Great Barracuda - Sphyraena barracuda

Great Barracuda - Sphyraena barracuda

August 27, 2010

Fishing with Norman

I don't know if I can paint a picture in your mind as vividly as it appears in my mind. But, here goes...

Each summer we trek it down to Ocracoken (yeah!), and we go fishing with Norman. Usually twice. He and I also find other fishy things to do: seining, swapping stories, insights, experiences.. Last summer he dropped by the house to school me on cast-netting. It's fish fish fish and more fish. The boys like fishing with Norman because he never treated them like kids. He treated them like people. He answered all of their questions (ad nauseum!), until they had no more questions to ask. He had infinite patience with them. He never grumbled. He never belittled. If they'd miss a fish, lose a rig, he may rib a little, but he'd teach some more, and set up again. No biggie. Fishing with Norman is joyous. We find awe in the biggest barracuda, and awe the smallest juvie pigfish.

Anyway, Norman is great. He's lived on Ocracoke some 30-odd years. His hands are big and gnarled and brown. His neck is deeply lined and his t-shirts tout no big-name logos. He's happy, opinionated, and hardworking. Norman grew up on the Chesapeake Bay, and will tell you without hesitation, "I had the BEST childhood EVER!" He fished and hunted and ran around wild. His mother just let him loose. He decided, well, if he had to work, why not make his work his play? Gotta work anyway, right? So he became a professional charterman. Inshore, offshore, wreck, reef, inlet, day, night.

When we arrive, and I call him up, the conversation will go something like:
"Norman! We're here."
"Welcome! Welcome!"
"How's the fishing been?"
"We l l l l l, a bit slow. Catching some Spanish, some drum. Some... What kind of fishing do you want to do?"
"A little bit of everything."
(Chuckle) "A little bit of everything. OK. A little bit of everything. Can you be more... specific?"
"You know. Same deal. Variety."
(Norman repeats. But I talk to myself, so, we're even.)
"Variety. OK. Well, you want to go offshore or stay in?"
"I don't care. Just want to catch fish."
"Catch fish. OK. Well, what time do you want to meet at the dock?"
"Not too early."
"Not too early!"
"Hey! I'm on vacation! And I got these kids you know."
"Yes, I know. I know. How about 7:30?"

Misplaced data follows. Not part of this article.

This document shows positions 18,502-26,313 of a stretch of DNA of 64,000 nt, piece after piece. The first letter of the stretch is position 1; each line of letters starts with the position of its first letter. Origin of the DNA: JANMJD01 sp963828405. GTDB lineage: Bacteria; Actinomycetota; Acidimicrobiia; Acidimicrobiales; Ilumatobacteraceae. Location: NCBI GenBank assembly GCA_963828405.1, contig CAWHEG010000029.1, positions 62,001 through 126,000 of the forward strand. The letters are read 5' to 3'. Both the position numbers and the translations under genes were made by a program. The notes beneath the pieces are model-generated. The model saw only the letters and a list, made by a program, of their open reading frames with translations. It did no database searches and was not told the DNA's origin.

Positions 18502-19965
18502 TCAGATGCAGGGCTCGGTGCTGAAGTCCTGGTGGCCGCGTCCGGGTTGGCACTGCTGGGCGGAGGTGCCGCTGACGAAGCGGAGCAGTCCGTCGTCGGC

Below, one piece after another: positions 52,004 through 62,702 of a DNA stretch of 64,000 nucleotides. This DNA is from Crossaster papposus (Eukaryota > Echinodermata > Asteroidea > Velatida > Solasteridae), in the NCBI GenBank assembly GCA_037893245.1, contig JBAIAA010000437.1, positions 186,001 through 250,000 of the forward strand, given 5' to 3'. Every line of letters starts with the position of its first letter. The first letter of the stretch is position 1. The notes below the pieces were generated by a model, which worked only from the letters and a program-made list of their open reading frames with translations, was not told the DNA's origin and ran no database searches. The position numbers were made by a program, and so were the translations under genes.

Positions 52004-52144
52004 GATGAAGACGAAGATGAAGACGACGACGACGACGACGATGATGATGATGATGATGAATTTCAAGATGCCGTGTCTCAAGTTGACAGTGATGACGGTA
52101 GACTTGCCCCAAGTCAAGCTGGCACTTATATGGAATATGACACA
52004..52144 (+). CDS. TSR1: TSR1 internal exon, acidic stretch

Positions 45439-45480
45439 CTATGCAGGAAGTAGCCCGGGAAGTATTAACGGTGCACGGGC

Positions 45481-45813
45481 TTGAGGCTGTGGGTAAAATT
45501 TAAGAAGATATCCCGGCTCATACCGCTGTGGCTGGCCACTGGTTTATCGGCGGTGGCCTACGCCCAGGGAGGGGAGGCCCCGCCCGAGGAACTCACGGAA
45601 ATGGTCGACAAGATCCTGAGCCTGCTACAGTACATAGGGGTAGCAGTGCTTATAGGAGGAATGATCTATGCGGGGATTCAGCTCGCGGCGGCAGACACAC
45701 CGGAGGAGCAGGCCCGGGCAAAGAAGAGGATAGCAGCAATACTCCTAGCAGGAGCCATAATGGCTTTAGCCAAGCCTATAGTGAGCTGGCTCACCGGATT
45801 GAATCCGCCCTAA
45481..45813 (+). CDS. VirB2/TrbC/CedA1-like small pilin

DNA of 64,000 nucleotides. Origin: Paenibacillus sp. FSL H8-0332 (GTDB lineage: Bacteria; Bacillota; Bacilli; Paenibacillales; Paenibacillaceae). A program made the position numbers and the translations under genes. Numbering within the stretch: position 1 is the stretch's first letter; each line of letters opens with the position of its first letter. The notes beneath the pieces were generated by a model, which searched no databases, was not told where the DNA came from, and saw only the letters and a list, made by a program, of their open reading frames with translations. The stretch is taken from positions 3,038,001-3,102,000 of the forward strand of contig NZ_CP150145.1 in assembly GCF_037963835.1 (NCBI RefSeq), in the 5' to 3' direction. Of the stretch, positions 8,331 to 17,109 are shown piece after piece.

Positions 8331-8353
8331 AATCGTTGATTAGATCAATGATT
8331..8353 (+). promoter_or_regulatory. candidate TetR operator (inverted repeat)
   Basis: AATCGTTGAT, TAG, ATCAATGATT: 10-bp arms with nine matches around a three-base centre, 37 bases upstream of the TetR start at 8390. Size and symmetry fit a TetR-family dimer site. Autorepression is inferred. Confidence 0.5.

"Sounds great. 7:30."
Tides matter, but not as much as having a good time. At least when I'm the charter...

So, the boys and I arrive at the dock at 7:30, and Norman greets me with a big big bear hug. The kind you get from your brother or sister or father after a years passing. The kind of hug that's real - not some fake tap-tap ya-ya thing. After the hellos and handshakes and my-you've-growns, he goes back to rearranging gear, and checking gear, and packing ice...and the boys go about trying to catch every manner of critter under the dock and we don't leave until 8. But when we leave it is SO happy! It's like the lights turn on and we jump right back into the conversation we left twelve months ago:

"So, you said you were having problems finding photos of some goby?"
"Yeah. But, check it out: this scientist from VIMS came through and I was able to illustrate the male."
"Ah. The male...."

And so it goes through catching bait in Teach's Hole and until we are well offshore. Bantering back and forth back and forth up above while the boys bob down on deck. Rocking and rolling our way out to the reef or wreck. Past the place where Pamlico Sound mixes with Atlantic Ocean. To the place where the water turns deep deep blue and the flyingfish zip across the surface.

This summer, we had a particularly hysterical exchange. I'll set it up for you:

We're on the reef and we're catching lots of Seabass. I've cut one finger on a gill, and another on a spine. It's "swelly" in Norman's words (read: rough and windy). My son is sea-whoosy, his friend is toughing it out, and Norman's stepson is silently fishing fishing and breaking them off. Then, his stepson catches a nice sized Atlantic Sharpnose shark. Norman grabs it around the head, takes the hook out. I snap lots of pictures. The shark is bleeding.

So, Norman, still holding the shark turns to me and says, "Did you have spaghetti for breakfast this morning?"
I pause, drink in the scene, smile wide and say, "Uh, yeah!"
"Yeah. Spaghetti."
(Pause) "What did you put on it?"
(Pause) "Butter."
(Norman is laughing, bending over. Bleeding shark still in hand.)
"Butter! What else?"
"Do you really want to know?"
(Pause) "Ketchup."
Norman loses it. He starts howling. Still holding the shark. I'm pinching my fingers to stop the bleeding. The blood is sticky. I run my hand under the pump water and laugh...
"Heinz Ketchup!"
"Ketchup?? Ketchup!! HAAAAA!! Ketchup!"
We are both hysterical now. The boat is heaving. The boys are staring down into the water at loose lines. My fingers and the shark are bleeding. And Norman and I have just gone back to a conversation from... one year ago? 'What does Val have for breakfast?' Norman tosses the shark back in the water.

We can't stop laughing. Is it because it's so ludiacrous, so disjunct? Fish. Blood. Spaghetti. Ketchup? Or because it is somehow, for fishermen, for us, so... normal?

Later, on the way back in (the wind has built and it's more swelly), we get on butterflies:
"Butterflies make no sense."
"I know. They defy physics. They are not supposed to fly."
"No! Not supposed to fly."
I can't imagine going to Ocracoke and NOT fishing with Norman. Fishing with Norman is much more than just fishing.


  1. Anonymous8/28/2010

    Very interesting to read. But ketchup on spaghetti!!!!!!!!!!!!!! Gross!


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